On the 30th of September, the tissue manufacturer Essity inaugurated their pulp mill in Mannheim, Germany, that will use straw (wheat straw) as raw material. According to Essity, they do this to present a new way of thinking in a business that has good growth potential. Furthermore it´s about meeting future customer demands when it comes to reducing the climate footprint.


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(This is a summary of an article signed Fredrik Reuter at the sister site iSkogen.se.)

Paper from straw

Photo: Essity


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Paper from straw

The fact that Essity chooses to talk about developing circularity within the tissue industry reveals that this is a business that is going through changes. Essity claims that straw from wheat is equivalent to wood fiber as raw material for tissue. With straw as raw material, the consumption of energy, water and chemicals can be decreased. The ecological footprint can be decreased by 20 % despite the same price and product for the customers.

“This type of innovation is the way forward to increase circularity and reduce our climate footprint. Using straw as a new raw material in pulp makes us less dependent on wood fiber and recycling fiber and is more resource and cost efficient, while our consumers can make more environmentally friendly choices,” says Magnus Groth, President and CEO of Essity.

Paper from straw

The mill in Mannheim ready to start up.
Photo: Essity

The board of directors dared to invest in something new

The company’s global raw material manager, Donato Giogio, eventually got tired of the fact that nothing had happened within product development in a long time. The development so far, was limited to e.g., adding more layers to the toilet paper. 2-layer became 3-layer and so on. If this development should continue, we would eventually have had 10-layer toilet paper, he claimed.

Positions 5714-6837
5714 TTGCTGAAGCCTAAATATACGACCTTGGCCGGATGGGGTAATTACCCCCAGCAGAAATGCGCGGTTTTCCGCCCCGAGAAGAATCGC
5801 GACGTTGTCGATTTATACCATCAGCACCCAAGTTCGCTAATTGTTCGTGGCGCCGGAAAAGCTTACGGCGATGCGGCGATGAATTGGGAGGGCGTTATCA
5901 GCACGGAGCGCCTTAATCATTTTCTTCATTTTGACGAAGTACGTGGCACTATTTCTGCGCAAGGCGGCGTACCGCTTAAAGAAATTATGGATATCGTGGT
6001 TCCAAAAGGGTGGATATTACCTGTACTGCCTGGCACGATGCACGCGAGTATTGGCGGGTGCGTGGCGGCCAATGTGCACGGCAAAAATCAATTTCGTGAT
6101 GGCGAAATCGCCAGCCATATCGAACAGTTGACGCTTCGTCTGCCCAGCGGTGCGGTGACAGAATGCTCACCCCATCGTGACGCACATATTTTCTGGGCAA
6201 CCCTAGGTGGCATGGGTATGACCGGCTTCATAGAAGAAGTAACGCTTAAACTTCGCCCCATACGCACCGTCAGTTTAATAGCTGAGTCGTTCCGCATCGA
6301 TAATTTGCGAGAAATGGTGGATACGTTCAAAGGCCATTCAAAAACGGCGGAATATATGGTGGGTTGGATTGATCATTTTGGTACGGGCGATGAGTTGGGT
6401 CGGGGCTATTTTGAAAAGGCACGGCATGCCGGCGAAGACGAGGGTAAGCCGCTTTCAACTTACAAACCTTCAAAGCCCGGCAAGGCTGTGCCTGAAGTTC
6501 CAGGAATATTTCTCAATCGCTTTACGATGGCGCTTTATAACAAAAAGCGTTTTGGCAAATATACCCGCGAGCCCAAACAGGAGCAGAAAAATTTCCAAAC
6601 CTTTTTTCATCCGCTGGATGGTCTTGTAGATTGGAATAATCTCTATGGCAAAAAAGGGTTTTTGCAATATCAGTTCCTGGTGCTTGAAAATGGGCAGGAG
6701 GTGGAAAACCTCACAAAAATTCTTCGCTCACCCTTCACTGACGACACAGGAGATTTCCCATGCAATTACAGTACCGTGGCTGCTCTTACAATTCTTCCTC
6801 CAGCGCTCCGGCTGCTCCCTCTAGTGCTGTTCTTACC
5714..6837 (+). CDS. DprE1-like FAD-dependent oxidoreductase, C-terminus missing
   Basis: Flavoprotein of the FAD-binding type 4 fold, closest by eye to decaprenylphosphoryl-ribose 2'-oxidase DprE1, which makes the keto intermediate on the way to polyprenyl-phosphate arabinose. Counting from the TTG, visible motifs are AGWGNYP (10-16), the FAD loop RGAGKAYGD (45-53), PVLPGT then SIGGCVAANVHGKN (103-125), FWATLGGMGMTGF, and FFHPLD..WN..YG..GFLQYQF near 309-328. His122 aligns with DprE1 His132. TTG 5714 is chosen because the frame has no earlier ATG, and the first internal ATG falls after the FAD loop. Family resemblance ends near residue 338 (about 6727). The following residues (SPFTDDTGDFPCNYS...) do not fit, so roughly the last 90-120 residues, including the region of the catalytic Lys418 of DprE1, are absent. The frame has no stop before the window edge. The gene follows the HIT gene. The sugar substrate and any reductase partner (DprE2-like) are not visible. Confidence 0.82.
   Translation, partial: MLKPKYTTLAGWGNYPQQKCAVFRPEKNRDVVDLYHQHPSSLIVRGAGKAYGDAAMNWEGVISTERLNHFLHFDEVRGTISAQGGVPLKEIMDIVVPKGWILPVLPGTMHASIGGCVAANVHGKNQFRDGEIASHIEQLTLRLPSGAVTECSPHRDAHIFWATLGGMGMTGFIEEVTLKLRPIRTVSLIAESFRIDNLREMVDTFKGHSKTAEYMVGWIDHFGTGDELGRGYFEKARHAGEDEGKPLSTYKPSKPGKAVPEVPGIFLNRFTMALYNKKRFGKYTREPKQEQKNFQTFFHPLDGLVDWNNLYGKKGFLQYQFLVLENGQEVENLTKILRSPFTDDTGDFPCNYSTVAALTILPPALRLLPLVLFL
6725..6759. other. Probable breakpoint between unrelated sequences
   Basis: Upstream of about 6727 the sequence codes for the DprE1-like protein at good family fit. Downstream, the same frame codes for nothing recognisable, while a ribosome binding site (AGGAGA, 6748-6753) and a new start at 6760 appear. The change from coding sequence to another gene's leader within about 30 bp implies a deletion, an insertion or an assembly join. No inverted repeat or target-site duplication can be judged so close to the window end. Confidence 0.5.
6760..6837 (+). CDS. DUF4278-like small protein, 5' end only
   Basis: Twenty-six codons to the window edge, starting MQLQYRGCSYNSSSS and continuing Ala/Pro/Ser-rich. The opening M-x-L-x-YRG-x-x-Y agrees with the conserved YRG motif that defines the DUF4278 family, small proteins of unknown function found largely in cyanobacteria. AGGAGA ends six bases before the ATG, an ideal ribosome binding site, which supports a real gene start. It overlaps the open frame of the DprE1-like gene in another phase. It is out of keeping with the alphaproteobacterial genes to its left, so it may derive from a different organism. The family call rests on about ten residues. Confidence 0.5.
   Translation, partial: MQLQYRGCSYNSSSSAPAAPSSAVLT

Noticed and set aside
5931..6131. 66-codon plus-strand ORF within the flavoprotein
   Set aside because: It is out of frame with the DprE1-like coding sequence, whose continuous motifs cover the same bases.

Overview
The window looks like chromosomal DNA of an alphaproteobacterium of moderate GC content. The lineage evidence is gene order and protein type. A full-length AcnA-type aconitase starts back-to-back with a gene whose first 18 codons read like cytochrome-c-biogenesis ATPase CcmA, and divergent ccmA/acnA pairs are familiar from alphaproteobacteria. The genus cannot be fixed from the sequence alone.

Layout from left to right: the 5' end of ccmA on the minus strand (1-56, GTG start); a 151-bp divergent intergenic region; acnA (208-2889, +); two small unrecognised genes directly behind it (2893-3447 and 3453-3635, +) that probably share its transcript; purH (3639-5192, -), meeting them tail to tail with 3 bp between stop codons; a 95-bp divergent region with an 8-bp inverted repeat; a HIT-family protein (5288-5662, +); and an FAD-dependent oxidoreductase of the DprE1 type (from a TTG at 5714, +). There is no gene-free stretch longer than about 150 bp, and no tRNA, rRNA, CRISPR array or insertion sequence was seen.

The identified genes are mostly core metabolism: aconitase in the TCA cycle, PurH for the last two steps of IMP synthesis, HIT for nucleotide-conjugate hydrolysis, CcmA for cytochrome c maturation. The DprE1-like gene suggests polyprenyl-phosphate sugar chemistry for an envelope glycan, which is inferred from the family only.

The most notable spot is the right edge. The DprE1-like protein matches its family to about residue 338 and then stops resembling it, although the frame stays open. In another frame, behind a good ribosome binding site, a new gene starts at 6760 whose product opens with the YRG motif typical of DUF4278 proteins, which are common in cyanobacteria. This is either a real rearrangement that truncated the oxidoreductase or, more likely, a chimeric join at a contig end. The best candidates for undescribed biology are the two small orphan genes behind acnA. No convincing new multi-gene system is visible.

He approached the board of directors with a proposal to develop a new technology where tissue could be made of straw. The board accepted the idea and the project in Mannheim was initiated.

Increased need in combination with climate goals

Essity see an increasing need for tissue as more and more countries develop and starts using tissue. They see a risk of raw material shortage. But at the same time they are challenged by their own climate commitment if the production should increase. With this new technology, they think they have found a way into the future that lets them both increase the production and reach their climate goals.

Just like their competitors BillerudKorsnäs and Tetra Pak, Essity are bound to follow the Paris agreement through Science Based Targets. By committing to these goals, large parts of the business are controlled in order for the goals to be achieved.

Paper from straw

Bales of straw somewhere in Europe.
Photo: Unsplash.com

Straw for both tissue and bioenergy

According to Essity, there is an excess of straw in Europe. It is seen as a residue from the agricultural. Large areas in central Europe have focus on agricultural and the plant in Mannheim will be supplied with straw from local farmers.

As there is an excess of the raw material it will be cheap. The fact that the straw is an annual crop is suitable as the end product for hygienical reasons is difficult to recycle. Add to that, the fact that the product is equal to the wood-based tissue but with 20 % less climate footprint and we can conclude that Essity may have found a golden egg here.

As if that wasn´t enough, Essity, who have cooperated with a American company in developing the process, has a side process that makes it possible to extract lignin that could be used e.g. to substitute fossil energy.

Paper from straw

From the newly started straw pulp mill in Mannheim.
Photo: Essity

Essity are not alone

Also others are thinking of new ways. The global competitor Kimberly & Clark earlier this year announced that they intend to decrease their need for raw material from boreal forests by 50 %. This is not the same strategy as Essity’s, but most likely it´s the same reason that drives them – younger customers that are more aware of climate change and have demands that force companies to think in new ways?

In the USA there are many companies on the same track as Essity, but on another scale. The Mannheim plant is the first large scale plant that uses straw as raw material for tissue. When it now starts, it will annually produce 35 000 tons pulp which is 1,5 % of the annual need for Essity. Is this the start of something big?

Read the press release from Essity here.